F11Physics1CLec29A

F11Physics1CLec29A - Physics 1C Lecture 29A "Splitting...

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Physics 1C Lecture 29A "Splitting the atom is like trying to shoot a gnat in the Albert Hall at night and using ten million rounds of ammunition on the off chance of getting it. That should convince you that the atom will always be a sink of energy and never a reservoir of energy." --Ernest Rutherford
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Outline Last time – particle in a box & quantized energy wavefunctions and probability density tunneling & electron transfer Balmer series & emission spectra Hydrogen atom Atomic spectra - emission and absorption LASER
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Hydrogen Atom In 1913, Neils Bohr explained atomic spectra by utilizing Rutherford’s Planetary model and quantization. In Bohr’s theory for the hydrogen atom, the electron moves in circular orbit around the proton. The Coulomb force provides the centripetal acceleration for continued motion.
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Hydrogen Atom Only certain electron orbits are stable. In these orbits the atom does not emit energy in the form of electromagnetic radiation. Radiation is only emitted by the atom when the electron “jumps” between stable orbits.
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Hydrogen Atom The electron will move from a more energetic initial state to less energetic final state. The frequency of the photon emitted in the “jump” is related to the change in the atom’s energy: If the electron is not “jumping” between allowed orbitals, then the energy of the atom remains constant.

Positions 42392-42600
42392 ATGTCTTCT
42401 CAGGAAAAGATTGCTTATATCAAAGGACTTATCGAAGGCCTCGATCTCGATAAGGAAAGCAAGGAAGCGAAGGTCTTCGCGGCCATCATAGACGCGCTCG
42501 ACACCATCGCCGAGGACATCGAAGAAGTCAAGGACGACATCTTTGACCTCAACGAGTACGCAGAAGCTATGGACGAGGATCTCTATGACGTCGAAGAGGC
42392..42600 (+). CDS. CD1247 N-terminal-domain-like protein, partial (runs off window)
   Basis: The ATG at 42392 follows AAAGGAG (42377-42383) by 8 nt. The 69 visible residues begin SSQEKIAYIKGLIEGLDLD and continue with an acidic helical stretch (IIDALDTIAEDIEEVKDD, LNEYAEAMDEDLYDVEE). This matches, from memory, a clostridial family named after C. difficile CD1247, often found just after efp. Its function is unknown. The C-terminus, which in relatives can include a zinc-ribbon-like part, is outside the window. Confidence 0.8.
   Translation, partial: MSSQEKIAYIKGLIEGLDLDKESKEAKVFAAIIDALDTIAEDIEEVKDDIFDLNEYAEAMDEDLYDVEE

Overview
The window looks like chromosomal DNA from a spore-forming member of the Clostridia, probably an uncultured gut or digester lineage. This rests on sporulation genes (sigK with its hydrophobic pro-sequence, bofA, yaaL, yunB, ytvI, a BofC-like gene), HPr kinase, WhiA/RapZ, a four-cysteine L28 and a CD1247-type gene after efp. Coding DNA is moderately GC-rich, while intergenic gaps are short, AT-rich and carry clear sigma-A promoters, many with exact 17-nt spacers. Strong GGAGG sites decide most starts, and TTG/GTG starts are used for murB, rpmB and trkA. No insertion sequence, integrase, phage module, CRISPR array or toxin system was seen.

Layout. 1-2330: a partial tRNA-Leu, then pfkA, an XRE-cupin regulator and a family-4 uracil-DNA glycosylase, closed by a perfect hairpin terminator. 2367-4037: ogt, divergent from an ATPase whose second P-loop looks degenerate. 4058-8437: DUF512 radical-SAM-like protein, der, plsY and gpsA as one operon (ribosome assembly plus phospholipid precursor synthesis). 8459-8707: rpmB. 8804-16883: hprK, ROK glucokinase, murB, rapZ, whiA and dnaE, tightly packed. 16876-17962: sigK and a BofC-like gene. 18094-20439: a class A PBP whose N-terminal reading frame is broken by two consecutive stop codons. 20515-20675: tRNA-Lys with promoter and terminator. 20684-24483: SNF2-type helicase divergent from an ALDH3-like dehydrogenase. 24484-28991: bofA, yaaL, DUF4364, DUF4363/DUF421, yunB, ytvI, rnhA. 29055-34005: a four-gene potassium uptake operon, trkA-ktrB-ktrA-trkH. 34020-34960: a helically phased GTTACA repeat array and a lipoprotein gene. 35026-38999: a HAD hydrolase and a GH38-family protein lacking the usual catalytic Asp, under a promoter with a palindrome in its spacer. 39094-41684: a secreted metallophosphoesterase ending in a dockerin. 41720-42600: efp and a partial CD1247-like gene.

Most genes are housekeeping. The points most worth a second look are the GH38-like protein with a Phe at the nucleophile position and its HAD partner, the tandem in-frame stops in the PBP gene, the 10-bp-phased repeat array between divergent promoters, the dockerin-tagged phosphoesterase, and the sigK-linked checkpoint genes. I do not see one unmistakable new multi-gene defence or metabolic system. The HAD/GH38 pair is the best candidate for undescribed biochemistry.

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Hydrogen Atom Bohr then turned to conservation of energy of the atom in order to determine the allowed electron orbitals. The total energy of the atom will be: But the electron is undergoing centripetal acceleration (Newton’s second law):
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Angular Momentum Recall from classical mechanics that there was this variable known as angular momentum, L . Angular momentum, L , was defined as: L = I ω where I was rotational inertia and ω was angular velocity. For an electron orbiting a nucleus we have that: Giving us:
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Bohr postulated that the electron’s orbital angular momentum must be quantized as well: where ħ is defined to be h /2π. This gives us a velocity of:
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This note was uploaded on 12/11/2011 for the course PHYS 1C taught by Professor Smith during the Fall '07 term at UCSD.

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F11Physics1CLec29A - Physics 1C Lecture 29A "Splitting...

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